“There was a tremendous amount of internal discussion about when Senator Clinton should release her plan,” he said. “There is certainly not universal agreement in the campaign even about when exactly the time of it should be. There were people that were saying, ‘You ought to be out there first to establish yourself.’ And Hillary’s call was: ‘I need to be ready when I go out there with this.’”
(When asked about Dr. Redlener’s account of dissension in the campaign, Clinton campaign spokesman Howard Wolfson said that he was unaware of any.)
Mr. Edwards had seemed to set the tone on the issue of universal coverage in February, when he announced a proposal to force private companies to compete with a government insurance provider to drive down prices. His plan also requires the purchase of insurance coverage by every American able to afford it.
“It’s truly universal,” said James Kvaal, the Edwards campaign’s policy director.
Three months later, Mrs. Clinton cautiously rolled out the first installment of a three-point plan with an address about cutting costs to the system, which some experts took as an indirect criticism of the estimated $120 billion price tag of the Edwards plan. In her speech, Mrs. Clinton also attempted to address the concerns of the 255 million people who pay insurance costs that they believe are too high.
“Here again, I think, is a good example of her having learned a very important lesson from her experiences in 1993 and 1994,” said Ron Pollack, the executive director of Families U.S.A., a nonprofit, non-partisan organization advocating universal health care. “She made a very smart decision to focus first on cost. While coverage is ultimately the moral issue in our health-care system, what most voters are concerned about is cost.”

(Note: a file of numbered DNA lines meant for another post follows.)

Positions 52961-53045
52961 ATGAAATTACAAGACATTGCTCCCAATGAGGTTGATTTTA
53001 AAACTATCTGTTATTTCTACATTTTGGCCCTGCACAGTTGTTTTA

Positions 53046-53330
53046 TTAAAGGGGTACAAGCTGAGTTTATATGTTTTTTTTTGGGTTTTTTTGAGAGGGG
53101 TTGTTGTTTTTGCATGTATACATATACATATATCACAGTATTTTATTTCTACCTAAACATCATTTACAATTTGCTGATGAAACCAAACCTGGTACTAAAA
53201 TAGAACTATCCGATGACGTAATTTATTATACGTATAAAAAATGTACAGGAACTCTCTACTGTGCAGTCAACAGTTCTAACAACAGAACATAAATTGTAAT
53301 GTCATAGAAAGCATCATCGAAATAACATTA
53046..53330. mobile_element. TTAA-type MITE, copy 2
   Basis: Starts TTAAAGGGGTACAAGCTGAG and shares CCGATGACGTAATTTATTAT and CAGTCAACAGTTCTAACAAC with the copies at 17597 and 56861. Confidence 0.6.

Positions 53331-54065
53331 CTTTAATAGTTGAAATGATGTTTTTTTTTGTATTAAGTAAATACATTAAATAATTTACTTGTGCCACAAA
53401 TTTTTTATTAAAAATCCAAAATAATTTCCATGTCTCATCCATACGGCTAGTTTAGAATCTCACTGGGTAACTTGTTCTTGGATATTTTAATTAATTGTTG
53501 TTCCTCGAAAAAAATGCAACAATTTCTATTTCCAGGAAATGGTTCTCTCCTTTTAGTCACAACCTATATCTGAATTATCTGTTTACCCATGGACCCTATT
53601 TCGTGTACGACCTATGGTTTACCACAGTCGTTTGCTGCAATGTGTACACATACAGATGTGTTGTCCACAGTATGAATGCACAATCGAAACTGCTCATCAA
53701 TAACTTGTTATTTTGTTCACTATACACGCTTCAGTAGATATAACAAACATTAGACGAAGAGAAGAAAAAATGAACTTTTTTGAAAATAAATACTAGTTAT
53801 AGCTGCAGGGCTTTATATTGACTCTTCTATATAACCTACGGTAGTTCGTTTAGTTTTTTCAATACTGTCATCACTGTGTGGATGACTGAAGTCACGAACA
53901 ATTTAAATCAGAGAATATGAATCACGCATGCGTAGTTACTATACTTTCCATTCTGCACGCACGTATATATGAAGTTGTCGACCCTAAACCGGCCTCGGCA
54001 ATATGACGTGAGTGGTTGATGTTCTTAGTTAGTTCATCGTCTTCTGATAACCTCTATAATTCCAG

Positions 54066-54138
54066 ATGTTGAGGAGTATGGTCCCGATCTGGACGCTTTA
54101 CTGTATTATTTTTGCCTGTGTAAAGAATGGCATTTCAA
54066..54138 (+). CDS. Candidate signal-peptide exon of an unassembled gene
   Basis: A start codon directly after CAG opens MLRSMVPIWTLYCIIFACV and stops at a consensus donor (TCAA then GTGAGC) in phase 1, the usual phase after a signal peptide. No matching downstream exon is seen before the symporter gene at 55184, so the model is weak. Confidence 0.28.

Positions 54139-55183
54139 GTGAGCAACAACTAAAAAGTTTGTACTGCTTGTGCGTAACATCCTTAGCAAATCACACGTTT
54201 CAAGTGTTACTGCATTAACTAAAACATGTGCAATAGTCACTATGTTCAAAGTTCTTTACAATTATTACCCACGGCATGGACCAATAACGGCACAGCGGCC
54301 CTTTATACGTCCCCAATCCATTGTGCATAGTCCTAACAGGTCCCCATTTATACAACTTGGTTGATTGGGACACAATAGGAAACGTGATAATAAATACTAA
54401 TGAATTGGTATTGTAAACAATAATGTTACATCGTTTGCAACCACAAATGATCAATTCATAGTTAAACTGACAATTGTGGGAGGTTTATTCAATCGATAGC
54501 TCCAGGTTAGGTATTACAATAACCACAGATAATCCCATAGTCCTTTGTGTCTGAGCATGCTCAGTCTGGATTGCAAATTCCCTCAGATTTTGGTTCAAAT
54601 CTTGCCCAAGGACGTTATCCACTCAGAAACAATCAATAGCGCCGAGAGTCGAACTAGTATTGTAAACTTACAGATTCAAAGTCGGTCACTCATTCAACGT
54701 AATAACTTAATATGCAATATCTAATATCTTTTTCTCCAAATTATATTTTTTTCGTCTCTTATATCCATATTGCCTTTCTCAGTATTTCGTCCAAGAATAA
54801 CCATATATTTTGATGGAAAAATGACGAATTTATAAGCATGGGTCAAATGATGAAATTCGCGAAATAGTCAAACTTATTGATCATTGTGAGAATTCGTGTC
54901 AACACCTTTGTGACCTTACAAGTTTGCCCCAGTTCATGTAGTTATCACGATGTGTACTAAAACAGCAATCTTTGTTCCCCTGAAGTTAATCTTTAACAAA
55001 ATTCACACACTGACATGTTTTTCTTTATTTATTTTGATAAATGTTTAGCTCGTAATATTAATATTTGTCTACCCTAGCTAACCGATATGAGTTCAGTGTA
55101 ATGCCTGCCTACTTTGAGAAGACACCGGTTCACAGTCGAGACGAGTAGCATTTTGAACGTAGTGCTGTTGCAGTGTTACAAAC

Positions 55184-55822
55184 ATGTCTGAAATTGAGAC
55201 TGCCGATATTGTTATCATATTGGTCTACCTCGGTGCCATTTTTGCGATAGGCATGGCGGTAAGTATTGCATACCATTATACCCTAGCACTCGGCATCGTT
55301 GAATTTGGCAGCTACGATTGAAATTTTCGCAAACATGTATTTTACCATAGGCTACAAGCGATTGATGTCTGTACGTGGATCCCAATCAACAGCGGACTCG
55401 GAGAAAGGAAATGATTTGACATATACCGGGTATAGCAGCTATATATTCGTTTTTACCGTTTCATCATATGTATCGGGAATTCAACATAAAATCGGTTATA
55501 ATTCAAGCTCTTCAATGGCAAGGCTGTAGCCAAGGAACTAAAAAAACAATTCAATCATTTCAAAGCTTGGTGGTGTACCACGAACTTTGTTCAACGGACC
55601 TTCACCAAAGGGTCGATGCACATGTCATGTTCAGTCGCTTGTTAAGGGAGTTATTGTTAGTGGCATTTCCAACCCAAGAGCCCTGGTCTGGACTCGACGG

But Mrs. Clinton’s speech amounted to more of a striptease than an unveiling. Whether by design or not, she withheld a comprehensive articulation of her plan until Mr. Obama had shown his.
The plan Mr. Obama duly put forth on May 29 took Mrs. Clinton’s campaign and health-care experts by surprise.
Paul Ginsburg, president of the Center for Studying Health System Change, a nonprofit, non-partisan research group, said he was “a little baffled” that Mr. Obama’s plan didn’t require universal coverage.
Jonathan Gruber, an M.I.T. economist who helped develop the health-care plans of Mr. Obama, Mr. Edwards and Mrs. Clinton, said that while the Obama proposal takes strides in making insurance more accessible and affordable, its lack of a requirement to make insurance obligatory for all Americans would mean that many of the people currently without coverage would stay that way.
“My estimates are, you can’t even get halfway to universal coverage without some mandate,” Mr. Gruber said. “Even when it’s affordable, healthy people won’t take it.”